Jaded New Yorkers prepare for Sandy 'just in (the worst) case'
Better safe than soaked, starving and lightless.
That was the attitude of Sunday shoppers fortifying themselves with supplies against the heralded "Frankenstorm."
"Just because it's overhyped doesn't mean you shouldn't be prepared," said Jeff Tsou, 39, loading up on sandwich meats, potato bread and canned soup at the Gristedes on Eighth Ave. and 54th St. "This is stuff I'd eat anyway," rationalized the scientist who lives in midtown. The shelves where the large bottles of water were customarily kept in Gristedes were empty by Sunday, compelling Tsou to load up on flats of daintily sized bottles of Evian and Fuji water.
New Yorkers, reluctant to accept worst-case scenarios after last year's Irene storm didn't reach catastrophe status, resignedly went through the motions of hurricane preparedness while cracking disaster jokes mocking their own actions. "It's the end of the world so I don't want to be present for it," said David Coats, 26, about the flats of Corona and Blue Moon beer weighing down his shopping cart at the W. 34th St. Kmart.
"I was thinking of having my second annual Certain Hurricane Death Party," added Coats's room mate, Ben Taborsky, 25, a foreign exchange trader. For Irene -- another weather event that came with a big "batten the hatches!" drum roll in August 2011 -- Taborsky had a party and walked through Times Square when the "eye" of the storm was supposed to hit. "It was quite pleasant," he recalled.
Software programmer Christine Evans, 39, was evacuated from her second-story home in Battery Park City just hours before, and curious as to whether she would receive any rent rebates for the time she was forced to be off premise. Taken in by a friend outside Zone A, Evans said she wouldn't begrudge Mayor Michael Bloomberg if his prognostications about the "serious and dangerous storm" turned out not to be true. "He has to plan for the worst because the repercussions of not doing so would be worse," than an unnecessary evacuation, she reasoned. Evans's 5-year-old daughter, Natalie Conlon, conceded that lightning "scares me a lot," but of equal concern was how a giant storm would affect her much anticipated trick or treating foray on Wednesday.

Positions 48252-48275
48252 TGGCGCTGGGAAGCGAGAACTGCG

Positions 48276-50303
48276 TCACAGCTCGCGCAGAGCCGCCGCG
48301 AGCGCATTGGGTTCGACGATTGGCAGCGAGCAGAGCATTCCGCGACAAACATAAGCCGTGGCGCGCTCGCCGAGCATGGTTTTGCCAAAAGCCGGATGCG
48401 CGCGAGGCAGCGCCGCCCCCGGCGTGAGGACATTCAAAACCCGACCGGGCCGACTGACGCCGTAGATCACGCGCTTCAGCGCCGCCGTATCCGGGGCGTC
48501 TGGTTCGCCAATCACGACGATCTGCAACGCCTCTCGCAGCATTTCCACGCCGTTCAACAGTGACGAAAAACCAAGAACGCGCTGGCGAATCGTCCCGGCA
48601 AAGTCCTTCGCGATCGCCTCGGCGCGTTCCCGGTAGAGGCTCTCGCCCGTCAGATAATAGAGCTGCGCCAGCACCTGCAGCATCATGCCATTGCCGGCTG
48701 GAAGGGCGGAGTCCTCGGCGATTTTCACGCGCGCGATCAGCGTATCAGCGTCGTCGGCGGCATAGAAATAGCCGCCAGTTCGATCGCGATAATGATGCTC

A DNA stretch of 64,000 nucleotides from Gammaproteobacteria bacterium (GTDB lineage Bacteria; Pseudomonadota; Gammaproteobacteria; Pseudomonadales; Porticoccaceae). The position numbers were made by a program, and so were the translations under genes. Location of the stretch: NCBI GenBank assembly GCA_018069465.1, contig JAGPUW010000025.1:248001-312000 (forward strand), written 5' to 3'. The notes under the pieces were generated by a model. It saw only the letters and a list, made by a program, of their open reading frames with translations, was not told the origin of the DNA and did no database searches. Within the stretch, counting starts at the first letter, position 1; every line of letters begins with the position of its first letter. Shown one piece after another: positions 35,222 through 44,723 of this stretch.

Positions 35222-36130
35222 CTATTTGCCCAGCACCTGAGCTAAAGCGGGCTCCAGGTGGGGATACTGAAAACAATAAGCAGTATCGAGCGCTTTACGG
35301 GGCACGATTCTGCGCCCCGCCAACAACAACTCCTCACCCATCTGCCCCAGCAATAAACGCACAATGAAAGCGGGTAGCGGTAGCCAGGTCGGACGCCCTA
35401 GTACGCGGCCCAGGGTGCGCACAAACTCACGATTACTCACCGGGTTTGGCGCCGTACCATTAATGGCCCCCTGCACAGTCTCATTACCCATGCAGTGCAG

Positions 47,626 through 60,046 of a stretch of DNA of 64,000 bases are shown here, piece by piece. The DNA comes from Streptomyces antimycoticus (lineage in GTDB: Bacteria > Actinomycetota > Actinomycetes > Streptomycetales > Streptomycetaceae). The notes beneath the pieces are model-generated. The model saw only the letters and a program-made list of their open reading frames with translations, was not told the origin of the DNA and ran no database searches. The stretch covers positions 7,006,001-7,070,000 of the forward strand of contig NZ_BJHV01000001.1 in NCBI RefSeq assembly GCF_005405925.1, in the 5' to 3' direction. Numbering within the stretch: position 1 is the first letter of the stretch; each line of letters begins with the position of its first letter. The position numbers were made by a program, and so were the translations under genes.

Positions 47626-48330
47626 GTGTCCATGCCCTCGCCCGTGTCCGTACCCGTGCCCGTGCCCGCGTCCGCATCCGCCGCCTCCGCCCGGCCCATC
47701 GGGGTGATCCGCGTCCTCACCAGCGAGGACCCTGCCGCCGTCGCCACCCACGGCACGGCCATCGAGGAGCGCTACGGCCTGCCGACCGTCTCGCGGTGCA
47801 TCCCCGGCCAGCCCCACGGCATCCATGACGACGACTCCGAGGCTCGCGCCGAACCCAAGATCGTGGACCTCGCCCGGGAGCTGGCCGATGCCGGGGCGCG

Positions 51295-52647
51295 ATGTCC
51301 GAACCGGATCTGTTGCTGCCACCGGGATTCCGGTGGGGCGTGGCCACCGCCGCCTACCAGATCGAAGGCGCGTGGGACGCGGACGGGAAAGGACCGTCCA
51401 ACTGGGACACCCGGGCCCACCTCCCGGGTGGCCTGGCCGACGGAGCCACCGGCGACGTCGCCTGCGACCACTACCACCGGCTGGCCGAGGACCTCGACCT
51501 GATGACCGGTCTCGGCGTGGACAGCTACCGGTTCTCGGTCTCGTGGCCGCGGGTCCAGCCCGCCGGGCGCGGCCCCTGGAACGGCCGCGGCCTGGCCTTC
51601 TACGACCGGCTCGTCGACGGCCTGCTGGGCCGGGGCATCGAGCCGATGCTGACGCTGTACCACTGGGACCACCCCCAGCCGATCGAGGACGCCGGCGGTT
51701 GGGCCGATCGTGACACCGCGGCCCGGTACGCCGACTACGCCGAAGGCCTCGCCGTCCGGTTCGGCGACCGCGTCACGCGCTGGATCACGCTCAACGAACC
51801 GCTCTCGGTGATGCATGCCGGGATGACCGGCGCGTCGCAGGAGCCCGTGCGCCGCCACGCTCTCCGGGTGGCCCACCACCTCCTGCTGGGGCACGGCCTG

"If I can't go, I'll just buy candy!" she said.
"Thank you for letting me know the plan," her mom deadpanned.
Sandy put NYC visitors at the mercy of high-priced hotels and broken ticket promises.
A trio of Finnish women visiting New York for a month wondered how Sandy would affect their plans to fly back to Helsinki on Tuesday. In one way, Sandy was yet another lesson in how everything in NYC just seems, somehow, bigger than things any place else. "In Finland, the storms are not as big as here," said Lilli Pynnonen, 27, a graphic designer. But no matter what the heavens threw at her and her companions -- Jehovah's Witnesses all -- they were ready. "When I feel insecure, I pray. And then I get a calmness," said Pynnonen.